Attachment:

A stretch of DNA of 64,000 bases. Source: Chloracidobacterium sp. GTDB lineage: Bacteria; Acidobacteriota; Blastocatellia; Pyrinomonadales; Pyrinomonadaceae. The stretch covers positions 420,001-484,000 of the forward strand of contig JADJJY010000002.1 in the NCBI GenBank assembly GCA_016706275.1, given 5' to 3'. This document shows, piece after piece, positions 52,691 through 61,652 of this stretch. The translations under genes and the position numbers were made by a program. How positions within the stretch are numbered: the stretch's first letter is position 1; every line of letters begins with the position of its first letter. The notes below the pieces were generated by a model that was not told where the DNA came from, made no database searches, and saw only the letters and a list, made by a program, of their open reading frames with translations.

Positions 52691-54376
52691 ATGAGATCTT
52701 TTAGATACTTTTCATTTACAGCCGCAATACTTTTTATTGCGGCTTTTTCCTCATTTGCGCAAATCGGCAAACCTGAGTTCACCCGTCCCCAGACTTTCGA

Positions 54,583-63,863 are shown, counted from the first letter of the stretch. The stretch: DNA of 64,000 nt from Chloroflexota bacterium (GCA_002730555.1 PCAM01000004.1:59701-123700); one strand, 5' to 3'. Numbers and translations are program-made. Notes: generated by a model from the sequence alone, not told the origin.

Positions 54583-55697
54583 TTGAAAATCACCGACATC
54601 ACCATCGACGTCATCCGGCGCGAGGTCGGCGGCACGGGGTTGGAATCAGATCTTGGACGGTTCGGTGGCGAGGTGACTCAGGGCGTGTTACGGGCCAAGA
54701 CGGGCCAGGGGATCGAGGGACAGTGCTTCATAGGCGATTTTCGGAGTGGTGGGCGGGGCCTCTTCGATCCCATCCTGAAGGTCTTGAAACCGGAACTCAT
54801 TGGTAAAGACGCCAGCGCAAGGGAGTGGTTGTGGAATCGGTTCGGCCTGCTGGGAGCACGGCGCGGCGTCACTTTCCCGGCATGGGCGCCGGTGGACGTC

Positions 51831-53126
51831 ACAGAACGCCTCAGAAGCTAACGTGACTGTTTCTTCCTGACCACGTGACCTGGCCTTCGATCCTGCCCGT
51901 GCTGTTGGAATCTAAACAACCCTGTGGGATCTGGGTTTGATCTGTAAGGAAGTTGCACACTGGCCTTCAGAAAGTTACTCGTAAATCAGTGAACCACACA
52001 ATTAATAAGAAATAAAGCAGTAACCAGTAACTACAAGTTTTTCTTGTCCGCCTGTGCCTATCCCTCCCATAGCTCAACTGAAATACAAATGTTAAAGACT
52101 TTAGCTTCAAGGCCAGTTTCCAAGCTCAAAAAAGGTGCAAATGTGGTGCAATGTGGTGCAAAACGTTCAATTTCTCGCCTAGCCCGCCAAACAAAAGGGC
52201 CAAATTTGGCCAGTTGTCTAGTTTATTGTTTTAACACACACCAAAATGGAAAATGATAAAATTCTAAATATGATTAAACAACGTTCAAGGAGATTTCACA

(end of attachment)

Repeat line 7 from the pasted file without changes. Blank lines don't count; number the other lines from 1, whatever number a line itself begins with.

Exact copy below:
54583 TTGAAAATCACCGACATC